Saturday, June 30, 2018

Will NOAA Change Mission Statement?, Plastic Ban In Mumbai and Chile, Arctic and Atlantic Oceans Joining ...

1. More Business, Less Protection? Will NOAA Mission Statement Morph? Conflicting Reports: Yes? No?

change, profits, climate
The United States' top weather, climate, and ocean science agency – NOAA – will not drop "climate" from its mission statement nor will it de-emphasize research into climate change and resource conservation, the agency said Monday. The first line of NOAA's mission statement is "to understand and predict changes in climate, weather, oceans, and coasts." According to the Union, Gallaudet proposed last week that it be changed to "observe, understand and predict atmospheric and ocean conditions."

Yes:
No: Read More...                                

2. Judge Dismisses Suit Against Oil Companies Over Climate Change Costs

A federal judge on Monday threw out a closely watched lawsuit brought by two California cities against fossil fuel companies over the costs of dealing with climate change. The decision is a stinging defeat for the plaintiffs, San Francisco and Oakland, and raises warning flags for other local governments around the United States that have filed similar suits, including New York City.



3. All disposable plastic banned in Mumbai and surrounding state

All disposable plastic has been banned in Mumbai - a city of 21 million people - and the Indian state it is part of. State authorities in Maharashtra - which has nearly twice the population of the UK - say they are responding to a major pollution problem.
The legislation kicked in at the weekend, and also includes a ban on plastic bags and products made out of polystyrene.


4. Super Rare Giant Sponge Discovered in Seahorse Hotspot

seahorse, hotspotA seahorse survey conducted by Fauna & Flora International (FFI) and its partners in Cambodia's first dedicated marine protected area has served up a spectacular surprise in the shape of a super-sized – and incredibly rare – sponge, the first official record for the country. Resembling a giant wine goblet, Neptune's cup sponge has acquired almost legendary status among marine biologists, not least because it went missing for over a century. Until its rediscovery in Singapore waters in 2011, the species had not been seen alive since 1908 and was widely considered to be extinct.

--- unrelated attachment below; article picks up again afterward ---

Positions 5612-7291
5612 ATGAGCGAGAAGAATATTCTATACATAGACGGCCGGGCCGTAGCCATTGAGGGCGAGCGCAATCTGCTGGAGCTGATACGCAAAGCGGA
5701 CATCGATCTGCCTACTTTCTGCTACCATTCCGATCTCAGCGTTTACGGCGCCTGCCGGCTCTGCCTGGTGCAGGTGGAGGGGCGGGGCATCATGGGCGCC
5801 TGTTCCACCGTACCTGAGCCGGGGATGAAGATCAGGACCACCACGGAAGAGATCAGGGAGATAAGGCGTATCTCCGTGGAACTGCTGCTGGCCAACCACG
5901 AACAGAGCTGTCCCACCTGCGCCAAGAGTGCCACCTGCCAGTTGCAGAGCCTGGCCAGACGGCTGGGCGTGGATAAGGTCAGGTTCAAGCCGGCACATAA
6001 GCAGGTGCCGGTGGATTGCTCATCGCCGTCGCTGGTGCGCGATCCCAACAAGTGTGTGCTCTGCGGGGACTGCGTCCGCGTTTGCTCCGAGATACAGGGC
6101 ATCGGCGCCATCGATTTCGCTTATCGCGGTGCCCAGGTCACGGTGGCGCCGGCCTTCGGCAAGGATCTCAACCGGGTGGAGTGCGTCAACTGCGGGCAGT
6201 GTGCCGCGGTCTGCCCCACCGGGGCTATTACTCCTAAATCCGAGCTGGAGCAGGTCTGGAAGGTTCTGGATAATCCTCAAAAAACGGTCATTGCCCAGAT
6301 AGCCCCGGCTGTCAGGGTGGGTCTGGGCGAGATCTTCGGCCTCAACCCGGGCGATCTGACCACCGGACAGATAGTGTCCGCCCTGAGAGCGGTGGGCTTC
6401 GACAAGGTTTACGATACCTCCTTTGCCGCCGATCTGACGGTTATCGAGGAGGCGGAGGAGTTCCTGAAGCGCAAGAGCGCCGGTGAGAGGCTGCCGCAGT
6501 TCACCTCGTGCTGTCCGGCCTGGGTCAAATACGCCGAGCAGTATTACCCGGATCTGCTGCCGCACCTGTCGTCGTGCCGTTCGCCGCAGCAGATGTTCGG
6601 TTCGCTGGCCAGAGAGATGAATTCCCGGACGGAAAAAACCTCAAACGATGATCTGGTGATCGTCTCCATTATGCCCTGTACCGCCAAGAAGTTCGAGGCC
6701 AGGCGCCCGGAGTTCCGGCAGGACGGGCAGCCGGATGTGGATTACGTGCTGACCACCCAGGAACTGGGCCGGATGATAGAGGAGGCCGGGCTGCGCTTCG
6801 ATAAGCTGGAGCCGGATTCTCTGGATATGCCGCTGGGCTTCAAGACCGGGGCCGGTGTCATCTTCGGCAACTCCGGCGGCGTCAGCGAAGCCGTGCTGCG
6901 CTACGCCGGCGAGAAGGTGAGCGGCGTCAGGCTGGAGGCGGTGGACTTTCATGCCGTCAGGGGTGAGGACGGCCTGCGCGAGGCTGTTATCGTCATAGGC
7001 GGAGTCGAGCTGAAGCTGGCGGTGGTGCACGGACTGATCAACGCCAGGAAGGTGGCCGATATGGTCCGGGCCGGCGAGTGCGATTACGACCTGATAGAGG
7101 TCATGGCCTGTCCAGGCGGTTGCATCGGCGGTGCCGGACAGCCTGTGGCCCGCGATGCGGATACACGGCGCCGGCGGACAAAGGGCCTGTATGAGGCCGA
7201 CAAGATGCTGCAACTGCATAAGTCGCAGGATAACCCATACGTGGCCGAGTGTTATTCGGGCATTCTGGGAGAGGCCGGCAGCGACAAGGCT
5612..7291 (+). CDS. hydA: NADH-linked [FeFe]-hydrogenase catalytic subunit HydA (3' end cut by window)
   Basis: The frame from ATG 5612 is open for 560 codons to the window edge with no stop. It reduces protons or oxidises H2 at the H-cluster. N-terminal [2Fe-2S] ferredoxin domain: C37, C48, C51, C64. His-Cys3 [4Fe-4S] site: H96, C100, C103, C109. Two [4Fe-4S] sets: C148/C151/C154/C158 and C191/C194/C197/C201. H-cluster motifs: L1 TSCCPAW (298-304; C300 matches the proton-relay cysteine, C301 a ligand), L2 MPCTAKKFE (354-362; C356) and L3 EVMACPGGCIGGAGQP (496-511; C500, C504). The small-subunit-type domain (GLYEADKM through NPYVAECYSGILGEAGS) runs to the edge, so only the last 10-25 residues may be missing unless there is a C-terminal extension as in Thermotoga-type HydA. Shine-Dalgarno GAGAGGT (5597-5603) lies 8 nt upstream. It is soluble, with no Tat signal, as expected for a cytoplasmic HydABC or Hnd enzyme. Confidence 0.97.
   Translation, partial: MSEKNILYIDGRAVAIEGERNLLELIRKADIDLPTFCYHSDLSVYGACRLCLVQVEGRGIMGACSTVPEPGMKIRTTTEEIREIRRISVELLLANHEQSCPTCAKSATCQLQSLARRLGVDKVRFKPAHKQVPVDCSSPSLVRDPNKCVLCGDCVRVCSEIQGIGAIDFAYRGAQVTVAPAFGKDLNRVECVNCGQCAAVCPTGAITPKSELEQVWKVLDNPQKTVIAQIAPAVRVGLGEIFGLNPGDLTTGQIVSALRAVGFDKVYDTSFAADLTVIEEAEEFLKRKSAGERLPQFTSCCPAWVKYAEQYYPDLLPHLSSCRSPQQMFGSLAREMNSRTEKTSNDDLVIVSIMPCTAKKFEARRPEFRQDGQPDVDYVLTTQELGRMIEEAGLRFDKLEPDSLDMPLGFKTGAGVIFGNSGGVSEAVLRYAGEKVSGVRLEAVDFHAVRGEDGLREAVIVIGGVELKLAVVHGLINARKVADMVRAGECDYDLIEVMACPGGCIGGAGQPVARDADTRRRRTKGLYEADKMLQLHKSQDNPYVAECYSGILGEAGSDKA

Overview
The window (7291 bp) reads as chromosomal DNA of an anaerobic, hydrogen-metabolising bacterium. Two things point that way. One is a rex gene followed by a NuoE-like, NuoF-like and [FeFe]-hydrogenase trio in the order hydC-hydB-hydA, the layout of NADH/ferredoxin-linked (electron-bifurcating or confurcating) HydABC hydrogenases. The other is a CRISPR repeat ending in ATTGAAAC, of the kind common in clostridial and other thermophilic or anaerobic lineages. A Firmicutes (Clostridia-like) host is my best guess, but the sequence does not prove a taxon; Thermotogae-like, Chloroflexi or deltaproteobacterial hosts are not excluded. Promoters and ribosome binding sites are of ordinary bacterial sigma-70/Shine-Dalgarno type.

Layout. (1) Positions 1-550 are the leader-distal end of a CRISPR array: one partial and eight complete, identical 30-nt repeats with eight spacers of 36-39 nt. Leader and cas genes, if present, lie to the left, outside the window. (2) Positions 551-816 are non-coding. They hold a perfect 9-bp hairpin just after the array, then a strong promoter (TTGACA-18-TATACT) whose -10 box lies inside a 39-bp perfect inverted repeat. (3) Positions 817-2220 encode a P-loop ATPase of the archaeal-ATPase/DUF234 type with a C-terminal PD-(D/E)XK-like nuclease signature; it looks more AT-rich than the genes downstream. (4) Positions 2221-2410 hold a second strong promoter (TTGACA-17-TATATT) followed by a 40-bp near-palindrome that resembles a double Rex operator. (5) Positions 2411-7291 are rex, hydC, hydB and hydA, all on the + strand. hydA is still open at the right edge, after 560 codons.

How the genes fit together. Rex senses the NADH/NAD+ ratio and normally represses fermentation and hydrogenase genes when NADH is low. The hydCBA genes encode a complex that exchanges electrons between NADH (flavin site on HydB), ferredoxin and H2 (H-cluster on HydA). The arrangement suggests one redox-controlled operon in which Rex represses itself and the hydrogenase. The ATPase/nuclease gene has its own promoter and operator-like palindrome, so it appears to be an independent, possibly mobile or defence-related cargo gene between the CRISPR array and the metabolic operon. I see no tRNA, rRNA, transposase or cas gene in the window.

5. Plastic Pollution has Spread Everywhere on Earth

spread, global, experts, warn
Experts have warned plastic pollution is "slowly killing the human race" as it has spread to every part of the Earth. Shocking data revealed traces of microplastics were found even in remote parts of the Southern Ocean, hundreds of miles away from land. Turn The Tide on Plastic, a vessel currently competing in Volvo's Ocean Race, collected the seawater samples during its 45,000-mile journey across the world. High readings of plastic were detected close to largely populated areas, with the Western Mediterranean showing 307 particles per cubic meter of seawater, Sky News reported.



6. Part of the Arctic Sea is Transitioning into the Atlantic Ocean 
Scientists studying one of the fastest-warming regions of the global ocean say changes in this region are so sudden and vast that in effect, it will soon be another limb of the Atlantic, rather than a characteristically icy Arctic sea. The northern Barents Sea, to the north of Scandinavia and east of the remote archipelago of Svalbard, has warmed extremely rapidly – by 2.7 degrees Fahrenheit just since the year 2000 – standing out even in the fastest warming part of the globe, the Arctic.


7. India among eight nations gets funds for marine conservation
Eight nations, including India, around the Bay of Bengal, were brought together on Monday to develop and agree on a programme for ocean governance with a tranche of multi-million dollars through financial institution Global Environment Facility (GEF) to tackle unsustainable fisheries. This will help in conserving a region rich in marine resources on which some 450 million people depend.


8. Chile Joins Other Latin Countries and Bids Good-Bye to Plastic Bags
On 30 May, Chile became the first South American country to approve a nationwide ban on single-use plastic bags, garnering congratulations from around the world for its efforts to beat plastic pollution ahead of World Environment Day on 5 June. In 2017, under the presidency of Michelle Bachelet, the country banned the use of plastic bags in 100 coastal communities. But the government of current President Sebastián Piñera decided to take things one step further, proposing to the Congress to extend the measure nationwide.


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Sea Save Foundation is committed to raising awareness of marine conservation. The Week in Review is a team effort produced by the Sea Save staff to provide a weekly summary of the latest in marine research, policy, and news.